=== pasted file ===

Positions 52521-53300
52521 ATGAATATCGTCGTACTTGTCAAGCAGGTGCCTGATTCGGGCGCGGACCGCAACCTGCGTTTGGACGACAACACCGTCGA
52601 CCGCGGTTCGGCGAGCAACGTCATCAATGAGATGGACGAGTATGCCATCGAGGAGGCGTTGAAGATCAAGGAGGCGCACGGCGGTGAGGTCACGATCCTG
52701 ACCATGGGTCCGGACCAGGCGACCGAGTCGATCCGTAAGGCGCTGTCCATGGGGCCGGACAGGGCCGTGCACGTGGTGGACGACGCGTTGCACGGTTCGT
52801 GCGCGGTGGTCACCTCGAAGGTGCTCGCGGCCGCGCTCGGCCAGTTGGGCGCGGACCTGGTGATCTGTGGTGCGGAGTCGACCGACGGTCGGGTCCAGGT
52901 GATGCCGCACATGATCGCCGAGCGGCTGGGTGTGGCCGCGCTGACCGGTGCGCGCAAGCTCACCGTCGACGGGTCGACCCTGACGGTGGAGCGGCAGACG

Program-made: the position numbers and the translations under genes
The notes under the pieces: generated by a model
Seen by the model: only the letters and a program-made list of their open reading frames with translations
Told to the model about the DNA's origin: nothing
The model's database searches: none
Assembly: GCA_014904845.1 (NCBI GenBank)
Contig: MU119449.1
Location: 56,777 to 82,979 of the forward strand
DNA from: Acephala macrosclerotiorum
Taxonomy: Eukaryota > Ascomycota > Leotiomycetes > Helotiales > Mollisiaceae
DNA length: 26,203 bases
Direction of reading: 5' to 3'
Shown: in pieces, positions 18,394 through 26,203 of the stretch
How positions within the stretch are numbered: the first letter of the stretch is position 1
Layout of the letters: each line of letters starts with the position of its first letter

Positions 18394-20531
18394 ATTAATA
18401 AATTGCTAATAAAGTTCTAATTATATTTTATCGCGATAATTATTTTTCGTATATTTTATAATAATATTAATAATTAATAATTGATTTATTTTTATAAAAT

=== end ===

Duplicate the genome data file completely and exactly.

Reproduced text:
Positions 52521-53300
52521 ATGAATATCGTCGTACTTGTCAAGCAGGTGCCTGATTCGGGCGCGGACCGCAACCTGCGTTTGGACGACAACACCGTCGA
52601 CCGCGGTTCGGCGAGCAACGTCATCAATGAGATGGACGAGTATGCCATCGAGGAGGCGTTGAAGATCAAGGAGGCGCACGGCGGTGAGGTCACGATCCTG
52701 ACCATGGGTCCGGACCAGGCGACCGAGTCGATCCGTAAGGCGCTGTCCATGGGGCCGGACAGGGCCGTGCACGTGGTGGACGACGCGTTGCACGGTTCGT
52801 GCGCGGTGGTCACCTCGAAGGTGCTCGCGGCCGCGCTCGGCCAGTTGGGCGCGGACCTGGTGATCTGTGGTGCGGAGTCGACCGACGGTCGGGTCCAGGT
52901 GATGCCGCACATGATCGCCGAGCGGCTGGGTGTGGCCGCGCTGACCGGTGCGCGCAAGCTCACCGTCGACGGGTCGACCCTGACGGTGGAGCGGCAGACG

Program-made: the position numbers and the translations under genes
The notes under the pieces: generated by a model
Seen by the model: only the letters and a program-made list of their open reading frames with translations
Told to the model about the DNA's origin: nothing
The model's database searches: none
Assembly: GCA_014904845.1 (NCBI GenBank)
Contig: MU119449.1
Location: 56,777 to 82,979 of the forward strand
DNA from: Acephala macrosclerotiorum
Taxonomy: Eukaryota > Ascomycota > Leotiomycetes > Helotiales > Mollisiaceae
DNA length: 26,203 bases
Direction of reading: 5' to 3'
Shown: in pieces, positions 18,394 through 26,203 of the stretch
How positions within the stretch are numbered: the first letter of the stretch is position 1
Layout of the letters: each line of letters starts with the position of its first letter

Positions 18394-20531
18394 ATTAATA
18401 AATTGCTAATAAAGTTCTAATTATATTTTATCGCGATAATTATTTTTCGTATATTTTATAATAATATTAATAATTAATAATTGATTTATTTTTATAAAAT